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Hey QBN folks,
One does not simply go online and learn 3-5 people's jobs.
Should take about a week to get you up to speed.
so you don't want to learn how to do anything, you just want to learn what is possible?
Ok, lets maybe deviate from the original question.
What is the role of a "web designer" to you?
In what scope? Some guy in his underwear in the basement, a studio, an agency?
It takes years and years to learn.
AND THEN EVERYTHING CHANGES!!!
Web designer seems an antiquated, jack of all trades notion. Even in a studio of 10, I would think you would have a designer/UI designer, a front-end dev, and a back-end dev. As the industry has matured, there is too much for one person to do, and do well.
Lets use your situation where you have an office with 10 employees with a designer/UI designer who doesn't do any of the development. The front-end and back-end development is done by their respective developers.
How do you define the designer/UI designers role?
Laguna College of Art and Design is where I went. It's in Laguna Beach California and is a great 4 year place to study art and design. Also have had a lot of interns from Hyper Island. If you can get Student Loans, just go to Laguna or Sweden for 4 years. It's like a vacation, but you're getting a BFA.
All of the information you need is out there and available for free. Why are you looking for someone to pay to teach it to you?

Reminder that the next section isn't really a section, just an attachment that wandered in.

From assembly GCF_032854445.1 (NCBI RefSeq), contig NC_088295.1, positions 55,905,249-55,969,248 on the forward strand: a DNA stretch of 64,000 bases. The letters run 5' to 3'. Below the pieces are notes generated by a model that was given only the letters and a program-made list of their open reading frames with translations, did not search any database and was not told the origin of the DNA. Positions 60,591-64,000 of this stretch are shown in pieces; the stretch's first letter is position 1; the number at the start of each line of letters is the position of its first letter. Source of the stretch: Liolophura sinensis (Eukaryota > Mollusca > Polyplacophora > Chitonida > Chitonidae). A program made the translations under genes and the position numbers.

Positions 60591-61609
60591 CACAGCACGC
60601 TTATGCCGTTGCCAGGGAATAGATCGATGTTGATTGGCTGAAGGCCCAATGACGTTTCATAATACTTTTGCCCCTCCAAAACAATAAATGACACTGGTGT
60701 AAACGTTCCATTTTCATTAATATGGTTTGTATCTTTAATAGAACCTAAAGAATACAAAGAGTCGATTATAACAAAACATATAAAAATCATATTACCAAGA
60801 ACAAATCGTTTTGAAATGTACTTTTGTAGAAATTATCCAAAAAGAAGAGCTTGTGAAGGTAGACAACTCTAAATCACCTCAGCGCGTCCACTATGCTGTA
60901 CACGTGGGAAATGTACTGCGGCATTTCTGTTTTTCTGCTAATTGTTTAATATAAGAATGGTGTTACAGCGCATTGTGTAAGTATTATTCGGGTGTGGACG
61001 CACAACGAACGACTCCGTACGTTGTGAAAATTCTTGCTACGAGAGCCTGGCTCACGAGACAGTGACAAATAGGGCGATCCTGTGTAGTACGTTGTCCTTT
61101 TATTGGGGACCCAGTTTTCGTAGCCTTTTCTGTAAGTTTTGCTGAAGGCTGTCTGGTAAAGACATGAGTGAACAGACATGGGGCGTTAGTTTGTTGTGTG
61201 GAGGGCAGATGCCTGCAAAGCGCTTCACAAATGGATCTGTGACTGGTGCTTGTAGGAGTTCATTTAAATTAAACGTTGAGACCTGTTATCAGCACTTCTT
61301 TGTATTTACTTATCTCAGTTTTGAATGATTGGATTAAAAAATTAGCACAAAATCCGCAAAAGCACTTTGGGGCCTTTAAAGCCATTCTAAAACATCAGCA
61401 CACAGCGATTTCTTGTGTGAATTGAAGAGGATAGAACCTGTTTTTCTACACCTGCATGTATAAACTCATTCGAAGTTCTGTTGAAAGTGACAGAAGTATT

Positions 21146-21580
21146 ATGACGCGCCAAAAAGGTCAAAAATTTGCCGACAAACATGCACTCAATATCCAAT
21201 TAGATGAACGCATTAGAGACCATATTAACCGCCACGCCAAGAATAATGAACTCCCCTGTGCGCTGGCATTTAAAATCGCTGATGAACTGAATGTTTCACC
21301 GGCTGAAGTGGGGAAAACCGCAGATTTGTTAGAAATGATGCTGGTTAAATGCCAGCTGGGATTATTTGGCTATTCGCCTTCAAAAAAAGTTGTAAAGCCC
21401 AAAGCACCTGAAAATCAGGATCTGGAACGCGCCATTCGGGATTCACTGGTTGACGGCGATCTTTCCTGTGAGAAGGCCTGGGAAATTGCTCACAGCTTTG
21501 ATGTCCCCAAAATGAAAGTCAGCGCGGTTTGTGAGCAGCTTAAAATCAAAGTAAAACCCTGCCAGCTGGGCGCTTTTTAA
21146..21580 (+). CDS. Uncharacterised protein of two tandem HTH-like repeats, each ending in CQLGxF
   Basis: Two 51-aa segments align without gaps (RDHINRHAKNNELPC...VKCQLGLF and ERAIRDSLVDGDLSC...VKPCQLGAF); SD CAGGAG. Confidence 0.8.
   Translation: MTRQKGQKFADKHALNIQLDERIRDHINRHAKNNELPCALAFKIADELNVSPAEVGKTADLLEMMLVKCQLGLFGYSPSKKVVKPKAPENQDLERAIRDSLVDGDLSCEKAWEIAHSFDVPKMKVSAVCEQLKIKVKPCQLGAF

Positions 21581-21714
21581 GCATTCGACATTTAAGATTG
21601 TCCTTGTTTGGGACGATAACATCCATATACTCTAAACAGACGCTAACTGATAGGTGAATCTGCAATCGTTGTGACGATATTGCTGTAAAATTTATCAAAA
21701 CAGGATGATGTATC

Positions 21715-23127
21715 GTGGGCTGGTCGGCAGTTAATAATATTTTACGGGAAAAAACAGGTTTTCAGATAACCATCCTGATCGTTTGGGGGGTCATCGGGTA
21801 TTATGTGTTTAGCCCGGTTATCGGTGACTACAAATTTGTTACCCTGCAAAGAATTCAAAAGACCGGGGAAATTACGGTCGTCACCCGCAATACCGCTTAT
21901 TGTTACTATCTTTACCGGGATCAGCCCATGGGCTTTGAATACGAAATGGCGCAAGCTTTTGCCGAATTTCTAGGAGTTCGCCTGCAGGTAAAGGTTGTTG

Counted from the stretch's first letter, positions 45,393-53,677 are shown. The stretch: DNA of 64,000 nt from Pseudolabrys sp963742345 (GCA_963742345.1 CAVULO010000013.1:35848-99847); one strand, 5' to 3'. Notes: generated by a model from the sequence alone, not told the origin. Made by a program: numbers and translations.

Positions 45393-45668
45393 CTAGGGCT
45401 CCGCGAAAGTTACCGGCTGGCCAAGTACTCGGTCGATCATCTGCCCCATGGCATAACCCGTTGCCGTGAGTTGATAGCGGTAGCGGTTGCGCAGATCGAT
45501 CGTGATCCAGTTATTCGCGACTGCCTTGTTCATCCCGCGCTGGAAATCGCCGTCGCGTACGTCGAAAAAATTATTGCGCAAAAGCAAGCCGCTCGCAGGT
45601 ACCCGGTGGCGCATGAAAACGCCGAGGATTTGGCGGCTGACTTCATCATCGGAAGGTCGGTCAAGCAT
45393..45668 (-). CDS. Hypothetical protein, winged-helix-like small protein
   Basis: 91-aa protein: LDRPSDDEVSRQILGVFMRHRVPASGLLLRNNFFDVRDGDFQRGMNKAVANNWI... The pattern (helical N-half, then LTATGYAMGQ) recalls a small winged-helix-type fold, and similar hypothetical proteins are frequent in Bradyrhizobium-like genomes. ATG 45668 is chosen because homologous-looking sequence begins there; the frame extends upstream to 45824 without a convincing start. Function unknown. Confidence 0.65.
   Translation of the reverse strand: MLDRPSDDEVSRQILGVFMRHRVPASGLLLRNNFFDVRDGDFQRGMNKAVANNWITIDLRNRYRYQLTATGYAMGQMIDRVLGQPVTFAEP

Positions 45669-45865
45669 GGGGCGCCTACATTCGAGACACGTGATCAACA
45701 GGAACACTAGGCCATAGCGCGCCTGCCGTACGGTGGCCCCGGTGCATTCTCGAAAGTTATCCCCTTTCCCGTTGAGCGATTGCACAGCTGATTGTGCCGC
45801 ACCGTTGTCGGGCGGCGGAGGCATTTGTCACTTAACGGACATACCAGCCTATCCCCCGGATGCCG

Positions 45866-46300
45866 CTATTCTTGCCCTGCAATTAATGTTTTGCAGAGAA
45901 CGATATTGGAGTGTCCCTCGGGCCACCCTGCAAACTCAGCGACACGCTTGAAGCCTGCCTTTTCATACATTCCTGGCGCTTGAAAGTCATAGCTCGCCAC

Ukit2: Because I don't want to fail? Seriously though, structured coursework is an efficient way to learn new skills. It gets me pointed in the right direction. It's not to say it is going to be my only avenue for learning. It is really "in addition to" online articles and such. I'm not planning on my education ending once the course is over either.
What you are asking, integrated/intertwined lessons on such broad concepts in the field, likely does not exist on some tutorial site. If you really want to cover off that much material in an actual, structured lesson plan, find a post-secondary institution. I suspect that is your best shot. Maybe a 2 year diploma.
Best practices, security etc. in both PHP and MySQL alone are both extremely broad and those who actually spend their career doing it have to constantly work to stay on top of it.
Do you feel you can be skilled and proficient in several disciplines, or are you a CD or AD that thinks by doing a few hours of training, you can better relate to your staff and the process?
Try meetup.com groups also. But its best to see in action more practical approach. not everyithing i found in online tutorial is practical.
If you do it on your own best to try to set up reallife situations or problems to solve and try to find tutorials to help you. Its still a long process of trial and error. its pain...
try this also
Ok, maybe I suck at asking the right questions. I'm looking for education that will help me "design FOR web". I will be working with a developer to do the actual development.
yurimon: Thanks for the meetup.com suggestion. I'd forgotten about that website.
ETM: Post-secondary education seems like a good idea, and I've already been looking into it. I'm just not sure it's totally feasible. We'll see. Also, I'm not programming the sites myself as mentioned above.
tredesigns: I'd found teamtreehouse.com but is focused primarily towards the developer from what I can tell. Although, there is some of the information I am looking for there. I'll look into it further.
Design for web? What's your background to begin with?
This inability to really even communicate what you want is getting a tad difficult. Best of luck.